Eskom asks for double

2012-10-23 00:00

IF Eskom’s new five-year price hike proposal is accepted, your electricity bill will have more than doubled in the fifth year.

The electricity utility yesterday asked the National Energy Regulator of South Africa (Nersa) to greenlight 16% increases per year over a five-year period.

Three percentage points of this figure will go toward the introduction of new independent power producers (IPPs) to be added to the national grid.

In terms of the proposal, the average electricity price in the country — currently at about 61c/kWh (kilowatt hour) — will more than double in five years to 128c/kWh in 2017/18.

The new multi-year price determination (MYPD) is set to begin on April 1, 2013 and is proposed to run until March 31, 2018.

Eskom CEO Brian Dames said current tariffs do not reflect the cost of supplying electricity.

The proposed increases will help pay for ever-rising coal costs, and operational and infrastructure-related costs, such as power stations currently under construction.

“We are planning for a growing and successful economy. For that we need to continue to invest in electricity infrastructure which can support higher rates of economic growth and development, and extend access to electricity to all South Africans,” said Dames.

“Our application balances South Africa’s needs for a secure supply of power and for a sustainable electricity industry, with our recognition of the impact which tariff increases have on the economy, particularly on the poor,” he added.

In terms of the IPP programme, Eskom will buy power from new renewable energy producers, but this will come at a higher cost than electricity produced from coal.

Eskom argued that its build programme would benefit the economy through the injection of infrastructure to secure electricity supply, more jobs and spin-offs for local suppliers.

“There are currently more than 35 000 people on site at Eskom’s big build projects and more than R75 billion of contracts have been placed with South African suppliers.”

While the proposed increases are not as hefty as the previous multi-year agreements, economists said they would negatively affect the consumption and productive sectors of the economy.

Nedbank senior economist Nicky Weimar said the hikes appeared to be excessive given that the Consumer Price Index (CPI - August 2012) was five percent. She said Eskom should work on becoming more efficient.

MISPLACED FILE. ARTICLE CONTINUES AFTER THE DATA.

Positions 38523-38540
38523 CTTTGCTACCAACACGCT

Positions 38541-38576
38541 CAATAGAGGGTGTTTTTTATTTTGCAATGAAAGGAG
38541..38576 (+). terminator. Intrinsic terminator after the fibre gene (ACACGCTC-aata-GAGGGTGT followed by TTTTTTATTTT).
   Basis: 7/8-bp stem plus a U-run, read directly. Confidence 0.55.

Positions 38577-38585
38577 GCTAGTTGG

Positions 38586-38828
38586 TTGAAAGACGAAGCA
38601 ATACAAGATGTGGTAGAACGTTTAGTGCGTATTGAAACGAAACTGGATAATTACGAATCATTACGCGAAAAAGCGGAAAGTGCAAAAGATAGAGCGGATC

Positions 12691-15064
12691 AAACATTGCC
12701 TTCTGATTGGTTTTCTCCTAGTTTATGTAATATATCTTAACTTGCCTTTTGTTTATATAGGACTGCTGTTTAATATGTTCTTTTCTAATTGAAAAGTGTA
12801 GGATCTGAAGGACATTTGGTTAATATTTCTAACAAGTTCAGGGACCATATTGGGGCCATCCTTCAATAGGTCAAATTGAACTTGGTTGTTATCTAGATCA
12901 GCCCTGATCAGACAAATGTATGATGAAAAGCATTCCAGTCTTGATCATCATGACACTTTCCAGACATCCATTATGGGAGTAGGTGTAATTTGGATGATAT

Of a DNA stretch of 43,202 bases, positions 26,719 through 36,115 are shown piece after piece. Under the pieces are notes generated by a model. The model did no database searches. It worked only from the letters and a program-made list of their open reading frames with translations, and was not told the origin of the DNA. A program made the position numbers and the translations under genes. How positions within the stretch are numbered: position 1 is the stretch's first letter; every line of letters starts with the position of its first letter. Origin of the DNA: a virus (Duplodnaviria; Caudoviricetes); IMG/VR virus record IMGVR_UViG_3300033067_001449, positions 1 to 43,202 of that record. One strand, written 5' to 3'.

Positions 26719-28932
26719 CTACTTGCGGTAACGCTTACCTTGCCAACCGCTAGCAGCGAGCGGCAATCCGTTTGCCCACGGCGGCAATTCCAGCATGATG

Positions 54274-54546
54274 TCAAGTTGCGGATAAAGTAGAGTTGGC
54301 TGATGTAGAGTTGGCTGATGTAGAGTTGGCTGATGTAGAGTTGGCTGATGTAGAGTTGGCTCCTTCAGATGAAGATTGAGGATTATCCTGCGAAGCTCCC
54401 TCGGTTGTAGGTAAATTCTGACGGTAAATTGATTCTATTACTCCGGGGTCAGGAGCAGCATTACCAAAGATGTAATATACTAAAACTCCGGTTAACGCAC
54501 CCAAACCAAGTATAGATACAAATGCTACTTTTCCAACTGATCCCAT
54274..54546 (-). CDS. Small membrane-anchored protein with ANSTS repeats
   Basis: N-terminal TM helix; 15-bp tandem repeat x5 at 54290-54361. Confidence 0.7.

“Ultimately, there will be less disposable income going forward, and businesses will also see it as a blow,” Weimar said.

Efficient Group chief economist Dawie Roodt said Nersa would probably lower the final hikes.

Mike Schussler, of, said Eskom should contain its costs more rigorously. He urged South Africans to make their concerns heard during the public consultation process.

National Consumer Forum (NCF) chairperson Thami Bolani said although Eskom needs additional funding, the proposed hikes would lead to further hardship for many.

“Perhaps something around or below 10% would have been acceptable. South Africans need to engage with Nersa on this,” he said.

Durban Chamber of Commerce and Industry (DCCI) CEO Andrew Layman said Eskom’s latest proposal was “moderate” compared with the above 20% hikes of the recent past.

“The proposed 16% hike will exceed inflation by a significant margin, however, and that will put strain on households as well as commercial and industrial consumers,” he said.

While Business Unity SA (Busa) said it appreciated the need for tariffs to be cost reflective, “the quantum and pace of tariff increases need to be carefully managed to forestall any negative impacts or shocks to the economy”.

Busa said the five-year approach would cushion the blow on South Africans, who have had to deal with heftier hikes over a shorter period in recent years.

The Pietermaritzburg Agency for Community Social Awareness (Pacsa) said Eskom is nationalising its costs and privatising its profits. The organisation has been conducting an ongoing campaign for affordable electricity. Campaign leaders Julie Smith and Mervyn Abrahams said these above-inflation increases could force the poor to reduce their already minimal use of electricity, impacting schoolchildren studying and forcing families to cook on fires once more.

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